Lawyers acting for Cher have filed a motion to dismiss against a copyright infringement claim brought against her by Moshik Nadav over the artwork and graphics which appear on her recent album Closer To The Truth.
Nadav, a US based typography designer, is seeking $5 million in damages, alleging that two logos which appear on Cher's album infringe on the copyrights to the typography designs Paris and Paris Pro. Nadav has alleged that the two logos were created using these typography designs.
Under US law typeface and variations on lettering do not constitute material which can gain copyright protection. Thus, to get around this, Nadav's claim alleges that the logos used on Cher's album are substantially similar to the Paris and Paris Pro logos which Nadav holds a copyright over and that therefore an infringement has still occurred.
However, Nadav's workaround may not be successful as, under US law, when examining work which contains both protectable and non-protectable elements, one must look to the whether the protectable elements alone are substantially similar. Cher's lawyers have therefore made clear that the logos could not be substantially similar given that they only share the use of the letter 'r'.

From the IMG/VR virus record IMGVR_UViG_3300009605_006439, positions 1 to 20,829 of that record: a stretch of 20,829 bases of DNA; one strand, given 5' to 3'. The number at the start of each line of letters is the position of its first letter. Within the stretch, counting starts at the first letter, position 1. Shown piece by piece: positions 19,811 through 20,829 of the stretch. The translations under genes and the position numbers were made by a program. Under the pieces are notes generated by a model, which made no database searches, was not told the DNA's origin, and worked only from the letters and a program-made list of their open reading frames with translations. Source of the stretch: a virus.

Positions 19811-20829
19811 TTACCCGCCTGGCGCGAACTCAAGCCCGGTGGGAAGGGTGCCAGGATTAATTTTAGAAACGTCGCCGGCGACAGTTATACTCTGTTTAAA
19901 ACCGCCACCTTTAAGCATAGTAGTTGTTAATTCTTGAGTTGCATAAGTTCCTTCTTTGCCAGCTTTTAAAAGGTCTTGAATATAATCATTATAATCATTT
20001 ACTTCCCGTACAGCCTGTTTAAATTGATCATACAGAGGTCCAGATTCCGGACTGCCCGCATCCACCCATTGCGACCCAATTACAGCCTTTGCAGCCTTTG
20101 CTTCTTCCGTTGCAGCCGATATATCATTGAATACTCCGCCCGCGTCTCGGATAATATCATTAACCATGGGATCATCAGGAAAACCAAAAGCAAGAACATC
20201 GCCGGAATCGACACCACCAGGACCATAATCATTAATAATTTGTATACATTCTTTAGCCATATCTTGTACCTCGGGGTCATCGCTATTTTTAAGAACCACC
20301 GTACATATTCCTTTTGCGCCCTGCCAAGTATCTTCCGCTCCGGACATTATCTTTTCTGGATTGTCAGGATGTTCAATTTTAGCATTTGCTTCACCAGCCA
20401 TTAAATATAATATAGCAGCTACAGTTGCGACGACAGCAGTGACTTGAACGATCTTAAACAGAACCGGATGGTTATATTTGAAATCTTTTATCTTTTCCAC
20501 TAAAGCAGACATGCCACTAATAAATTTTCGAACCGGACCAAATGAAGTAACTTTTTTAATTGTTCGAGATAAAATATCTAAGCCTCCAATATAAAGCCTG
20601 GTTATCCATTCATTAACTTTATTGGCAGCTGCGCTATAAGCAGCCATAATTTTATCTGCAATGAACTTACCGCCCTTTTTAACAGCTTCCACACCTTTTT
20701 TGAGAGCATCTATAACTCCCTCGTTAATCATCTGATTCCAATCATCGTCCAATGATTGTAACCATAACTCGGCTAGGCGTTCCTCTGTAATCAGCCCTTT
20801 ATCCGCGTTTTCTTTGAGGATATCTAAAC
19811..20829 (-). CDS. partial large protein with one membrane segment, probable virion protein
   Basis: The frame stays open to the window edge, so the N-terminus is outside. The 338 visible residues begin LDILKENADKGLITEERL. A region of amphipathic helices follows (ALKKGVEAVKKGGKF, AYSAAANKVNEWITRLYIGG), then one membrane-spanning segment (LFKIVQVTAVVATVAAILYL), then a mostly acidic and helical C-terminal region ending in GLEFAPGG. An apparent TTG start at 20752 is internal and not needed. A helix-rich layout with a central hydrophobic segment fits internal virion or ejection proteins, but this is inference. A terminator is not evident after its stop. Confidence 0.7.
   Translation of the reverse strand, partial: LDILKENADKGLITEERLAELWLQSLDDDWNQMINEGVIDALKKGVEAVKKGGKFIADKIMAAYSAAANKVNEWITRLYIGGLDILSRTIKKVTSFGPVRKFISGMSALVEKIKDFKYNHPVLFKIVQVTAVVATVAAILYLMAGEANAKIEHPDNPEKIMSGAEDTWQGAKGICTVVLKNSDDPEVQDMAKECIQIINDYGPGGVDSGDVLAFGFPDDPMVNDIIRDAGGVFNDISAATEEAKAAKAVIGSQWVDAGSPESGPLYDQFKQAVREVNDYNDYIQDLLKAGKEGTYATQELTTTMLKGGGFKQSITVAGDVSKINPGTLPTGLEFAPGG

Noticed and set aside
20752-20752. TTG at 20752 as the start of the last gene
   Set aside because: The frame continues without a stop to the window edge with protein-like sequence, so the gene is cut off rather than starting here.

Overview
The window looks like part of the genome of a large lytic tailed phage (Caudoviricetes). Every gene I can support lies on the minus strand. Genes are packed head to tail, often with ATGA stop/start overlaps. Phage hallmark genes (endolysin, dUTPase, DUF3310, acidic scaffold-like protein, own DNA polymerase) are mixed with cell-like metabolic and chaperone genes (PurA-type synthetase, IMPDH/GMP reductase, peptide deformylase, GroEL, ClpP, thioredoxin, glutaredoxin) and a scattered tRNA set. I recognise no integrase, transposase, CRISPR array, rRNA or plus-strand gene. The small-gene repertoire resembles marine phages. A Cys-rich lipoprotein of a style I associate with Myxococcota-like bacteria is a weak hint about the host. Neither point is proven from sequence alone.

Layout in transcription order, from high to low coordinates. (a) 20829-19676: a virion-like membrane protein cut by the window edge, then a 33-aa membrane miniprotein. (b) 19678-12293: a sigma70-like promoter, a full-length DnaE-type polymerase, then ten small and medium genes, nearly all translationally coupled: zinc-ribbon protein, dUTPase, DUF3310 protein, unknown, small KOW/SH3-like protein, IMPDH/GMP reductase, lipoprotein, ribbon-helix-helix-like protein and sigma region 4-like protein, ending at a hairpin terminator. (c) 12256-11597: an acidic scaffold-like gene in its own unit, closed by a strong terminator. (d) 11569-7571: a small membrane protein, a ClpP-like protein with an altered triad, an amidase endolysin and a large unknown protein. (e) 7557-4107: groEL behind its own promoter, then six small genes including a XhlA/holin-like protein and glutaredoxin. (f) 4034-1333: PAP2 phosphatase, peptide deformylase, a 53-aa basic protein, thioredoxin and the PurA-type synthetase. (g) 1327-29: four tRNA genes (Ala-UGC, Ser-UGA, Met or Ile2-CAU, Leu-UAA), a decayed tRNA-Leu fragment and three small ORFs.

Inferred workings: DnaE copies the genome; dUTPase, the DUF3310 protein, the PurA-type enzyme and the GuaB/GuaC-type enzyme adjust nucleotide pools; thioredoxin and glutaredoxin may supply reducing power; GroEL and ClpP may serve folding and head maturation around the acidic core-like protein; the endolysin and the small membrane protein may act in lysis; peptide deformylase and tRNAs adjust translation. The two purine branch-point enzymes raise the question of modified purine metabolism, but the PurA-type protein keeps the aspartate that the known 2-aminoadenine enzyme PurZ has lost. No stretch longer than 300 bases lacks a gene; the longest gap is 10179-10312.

Should Nadav's claim be successful in overcoming Cher's motion to dismiss, it will then face questions over the ownership and originality of the copyrightable elements and be subject to a more rigours similarity test should it reach trial.
Nadav has also alleged that two of the defendants in his claim have copied font software in order to copy original elements in Nadav's logos. Yet this allegation may also prove unsuccessful given that Nadav did not secure the copyright registration for the software in question prior to bringing the claim and its allegations.
All things considered Nadav's claim would appear to be rather hopeless, even if the case is not dismissed at this stage. This is a salutary lesson that you have to be sure of your rights prior to commencing any action to be sure that they will stand up to the scrutiny that the litigation process will place them under.Posted by: in: Copyright, News